Scripts#

What is a script?#

A script, in Composer's terms, can either be a PHP callback (defined as a static method) or any command-line executable command. Scripts are useful for executing a package's custom code or package-specific commands during the Composer execution process.

Note: Only scripts defined in the root package's composer.json are executed. If a dependency of the root package specifies its own scripts, Composer does not execute those additional scripts.

Event names#

Composer fires the following named events during its execution process:

Command Events#

Installer Events#

Package Events#

Plugin Events#

Note: Composer makes no assumptions about the state of your dependencies prior to install or update. Therefore, you should not specify scripts that require Composer-managed dependencies in the pre-update-cmd or pre-install-cmd event hooks. If you need to execute scripts prior to install or update please make sure they are self-contained within your root package.

Defining scripts#

The root JSON object in composer.json should have a property called "scripts", which contains pairs of named events and each event's corresponding scripts. An event's scripts can be defined as either as a string (only for a single script) or an array (for single or multiple scripts.)

For any given event:

Script definition example:

{
    "scripts": {
        "post-update-cmd": "MyVendor\\MyClass::postUpdate",
        "post-package-install": [
            "MyVendor\\MyClass::postPackageInstall"
        ],
        "post-install-cmd": [
            "MyVendor\\MyClass::warmCache",
            "phpunit -c app/"
        ],
        "post-autoload-dump": [
            "MyVendor\\MyClass::postAutoloadDump"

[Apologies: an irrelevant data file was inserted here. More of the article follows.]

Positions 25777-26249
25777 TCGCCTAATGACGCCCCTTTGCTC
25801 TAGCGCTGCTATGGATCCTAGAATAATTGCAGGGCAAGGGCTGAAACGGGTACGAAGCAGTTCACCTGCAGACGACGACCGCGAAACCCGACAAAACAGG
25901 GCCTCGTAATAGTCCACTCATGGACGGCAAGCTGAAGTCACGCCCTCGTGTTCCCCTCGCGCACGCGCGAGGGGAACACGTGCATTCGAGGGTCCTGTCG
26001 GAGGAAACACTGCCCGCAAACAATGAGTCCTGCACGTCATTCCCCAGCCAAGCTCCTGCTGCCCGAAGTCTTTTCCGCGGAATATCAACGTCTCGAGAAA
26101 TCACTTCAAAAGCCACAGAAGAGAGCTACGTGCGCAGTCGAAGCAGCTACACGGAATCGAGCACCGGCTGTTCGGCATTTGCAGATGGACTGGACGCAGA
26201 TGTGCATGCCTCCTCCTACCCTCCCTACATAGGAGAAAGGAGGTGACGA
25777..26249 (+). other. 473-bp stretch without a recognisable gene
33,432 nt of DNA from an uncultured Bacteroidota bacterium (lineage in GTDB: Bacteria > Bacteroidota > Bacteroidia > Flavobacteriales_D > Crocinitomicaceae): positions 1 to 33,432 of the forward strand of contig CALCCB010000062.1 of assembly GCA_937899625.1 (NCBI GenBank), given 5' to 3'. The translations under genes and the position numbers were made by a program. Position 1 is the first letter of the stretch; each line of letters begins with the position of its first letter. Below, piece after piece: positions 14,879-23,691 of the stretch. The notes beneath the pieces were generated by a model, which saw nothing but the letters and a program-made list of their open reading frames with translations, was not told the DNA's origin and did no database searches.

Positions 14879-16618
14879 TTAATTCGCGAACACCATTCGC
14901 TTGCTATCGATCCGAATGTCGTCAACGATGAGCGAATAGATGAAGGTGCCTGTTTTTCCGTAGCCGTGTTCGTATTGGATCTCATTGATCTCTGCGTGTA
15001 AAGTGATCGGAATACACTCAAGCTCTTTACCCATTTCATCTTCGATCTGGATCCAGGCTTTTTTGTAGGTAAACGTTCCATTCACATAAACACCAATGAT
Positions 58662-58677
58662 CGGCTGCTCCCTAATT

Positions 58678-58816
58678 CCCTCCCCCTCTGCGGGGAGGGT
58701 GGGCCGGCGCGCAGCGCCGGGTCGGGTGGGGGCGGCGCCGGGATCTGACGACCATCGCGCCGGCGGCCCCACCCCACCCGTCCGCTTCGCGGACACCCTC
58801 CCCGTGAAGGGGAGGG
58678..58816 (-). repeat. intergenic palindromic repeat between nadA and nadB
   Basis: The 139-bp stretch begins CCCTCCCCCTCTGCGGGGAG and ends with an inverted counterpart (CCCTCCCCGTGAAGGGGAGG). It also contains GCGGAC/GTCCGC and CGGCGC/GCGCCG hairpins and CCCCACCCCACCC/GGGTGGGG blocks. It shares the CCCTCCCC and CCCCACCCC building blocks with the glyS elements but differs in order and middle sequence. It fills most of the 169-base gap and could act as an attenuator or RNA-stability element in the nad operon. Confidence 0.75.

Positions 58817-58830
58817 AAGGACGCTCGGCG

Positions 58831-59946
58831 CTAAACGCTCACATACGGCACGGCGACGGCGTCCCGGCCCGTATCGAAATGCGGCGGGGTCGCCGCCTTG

],
        "post-create-project-cmd": [
            "php -r \"copy('config/local-example.php', 'config/local.php');\""
        ]
    }
}

Using the previous definition example, here's the class MyVendor\MyClass that might be used to execute the PHP callbacks:

<?php

namespace MyVendor;

use Composer\Script\Event;
use Composer\Installer\PackageEvent;

class MyClass
{
    public static function postUpdate(Event $event)
    {
        $composer = $event->getComposer();
        // do stuff
    }

    public static function postAutoloadDump(Event $event)
    {
        $vendorDir = $event->getComposer()->getConfig()->get('vendor-dir');
        require $vendorDir . '/autoload.php';

        some_function_from_an_autoloaded_file();
    }

    public static function postPackageInstall(PackageEvent $event)
    {
        $installedPackage = $event->getOperation()->getPackage();
        // do stuff
    }

    public static function warmCache(Event $event)
    {
        // make cache toasty
    }
}

When an event is fired, your PHP callback receives as first argument an Composer\EventDispatcher\Event object. This object has a getName() method that lets you retrieve event name.

Depending on the script types (see list above) you will get various event subclasses containing various getters with relevant data and associated objects:

Running scripts manually#

If you would like to run the scripts for an event manually, the syntax is:

composer run-script [--dev] [--no-dev] script

For example composer run-script post-install-cmd will run any post-install-cmd scripts that have been defined.

You can also give additional arguments to the script handler by appending -- followed by the handler arguments. e.g. composer run-script post-install-cmd -- --check will pass--check along to the script handler. Those arguments are received as CLI arg by CLI handlers, and can be retrieved as an array via $event->getArguments() by PHP handlers.

Writing custom commands#

If you add custom scripts that do not fit one of the predefined event name above, you can either run them with run-script or also run them as native Composer commands. For example the handler defined below is executable by simply running composer test:

{
    "scripts": {
        "test": "phpunit"
    }
}

Note: Composer's bin-dir is pushed on top of the PATH so that binaries of dependencies are easily accessible as CLI commands when writing scripts.

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